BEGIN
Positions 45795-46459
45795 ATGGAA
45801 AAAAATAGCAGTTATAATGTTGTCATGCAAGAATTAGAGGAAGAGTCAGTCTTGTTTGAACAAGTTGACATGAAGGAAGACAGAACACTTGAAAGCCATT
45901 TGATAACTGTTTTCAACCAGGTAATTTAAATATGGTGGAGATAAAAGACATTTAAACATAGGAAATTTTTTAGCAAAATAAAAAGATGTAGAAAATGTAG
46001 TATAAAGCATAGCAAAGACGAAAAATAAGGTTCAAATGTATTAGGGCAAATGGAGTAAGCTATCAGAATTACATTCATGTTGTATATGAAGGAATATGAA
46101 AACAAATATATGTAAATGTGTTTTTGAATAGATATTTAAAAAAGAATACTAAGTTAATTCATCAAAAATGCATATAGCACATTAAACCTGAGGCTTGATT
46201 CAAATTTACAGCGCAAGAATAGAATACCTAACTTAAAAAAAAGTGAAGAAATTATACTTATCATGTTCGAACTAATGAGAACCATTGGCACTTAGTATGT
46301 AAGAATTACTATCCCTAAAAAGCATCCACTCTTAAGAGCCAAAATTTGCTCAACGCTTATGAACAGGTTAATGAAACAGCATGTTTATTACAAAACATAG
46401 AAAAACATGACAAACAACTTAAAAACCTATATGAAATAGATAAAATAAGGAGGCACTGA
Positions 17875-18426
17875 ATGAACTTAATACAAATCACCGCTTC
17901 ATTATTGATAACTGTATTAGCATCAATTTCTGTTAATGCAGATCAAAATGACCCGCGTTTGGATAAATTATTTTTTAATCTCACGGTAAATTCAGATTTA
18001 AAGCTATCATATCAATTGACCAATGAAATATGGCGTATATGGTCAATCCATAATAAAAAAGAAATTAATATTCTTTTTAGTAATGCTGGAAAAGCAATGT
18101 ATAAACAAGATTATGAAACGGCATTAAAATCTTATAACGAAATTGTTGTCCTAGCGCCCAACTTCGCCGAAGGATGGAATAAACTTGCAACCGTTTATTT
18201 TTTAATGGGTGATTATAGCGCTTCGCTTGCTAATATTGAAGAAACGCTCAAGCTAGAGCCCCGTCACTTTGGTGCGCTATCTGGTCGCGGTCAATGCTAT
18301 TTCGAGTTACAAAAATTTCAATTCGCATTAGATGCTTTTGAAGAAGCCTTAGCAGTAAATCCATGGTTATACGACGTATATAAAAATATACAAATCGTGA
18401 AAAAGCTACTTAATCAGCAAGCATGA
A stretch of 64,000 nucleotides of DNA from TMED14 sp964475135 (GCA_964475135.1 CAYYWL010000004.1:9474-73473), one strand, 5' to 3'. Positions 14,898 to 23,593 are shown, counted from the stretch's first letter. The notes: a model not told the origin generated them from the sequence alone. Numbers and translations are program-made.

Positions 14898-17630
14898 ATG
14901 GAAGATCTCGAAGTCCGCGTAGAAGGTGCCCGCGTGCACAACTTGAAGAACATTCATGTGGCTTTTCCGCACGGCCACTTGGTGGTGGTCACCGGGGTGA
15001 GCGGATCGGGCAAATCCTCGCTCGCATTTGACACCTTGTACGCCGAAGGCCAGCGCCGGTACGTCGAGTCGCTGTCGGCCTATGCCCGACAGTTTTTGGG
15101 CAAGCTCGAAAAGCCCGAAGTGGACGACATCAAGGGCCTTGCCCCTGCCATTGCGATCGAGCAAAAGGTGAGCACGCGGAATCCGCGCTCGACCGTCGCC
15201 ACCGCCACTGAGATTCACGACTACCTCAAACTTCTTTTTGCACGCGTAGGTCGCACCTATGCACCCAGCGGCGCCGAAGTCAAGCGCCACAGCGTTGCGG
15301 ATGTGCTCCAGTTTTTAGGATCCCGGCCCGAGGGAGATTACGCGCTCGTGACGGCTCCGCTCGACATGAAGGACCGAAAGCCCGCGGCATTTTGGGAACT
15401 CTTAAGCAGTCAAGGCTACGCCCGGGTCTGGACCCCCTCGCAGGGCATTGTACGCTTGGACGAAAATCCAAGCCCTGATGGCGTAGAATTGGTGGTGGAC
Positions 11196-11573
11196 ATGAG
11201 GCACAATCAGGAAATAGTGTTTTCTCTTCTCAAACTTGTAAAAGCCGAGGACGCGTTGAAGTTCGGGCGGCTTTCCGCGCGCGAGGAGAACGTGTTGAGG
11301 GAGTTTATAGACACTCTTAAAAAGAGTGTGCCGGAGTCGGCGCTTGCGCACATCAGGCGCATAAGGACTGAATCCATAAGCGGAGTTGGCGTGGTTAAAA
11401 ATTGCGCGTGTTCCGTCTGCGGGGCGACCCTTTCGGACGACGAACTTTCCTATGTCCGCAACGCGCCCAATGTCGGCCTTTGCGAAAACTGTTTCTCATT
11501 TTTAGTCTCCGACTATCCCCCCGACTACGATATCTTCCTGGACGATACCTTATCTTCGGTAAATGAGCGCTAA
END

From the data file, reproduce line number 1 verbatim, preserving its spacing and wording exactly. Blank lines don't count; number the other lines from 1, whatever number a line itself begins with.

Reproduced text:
Positions 45795-46459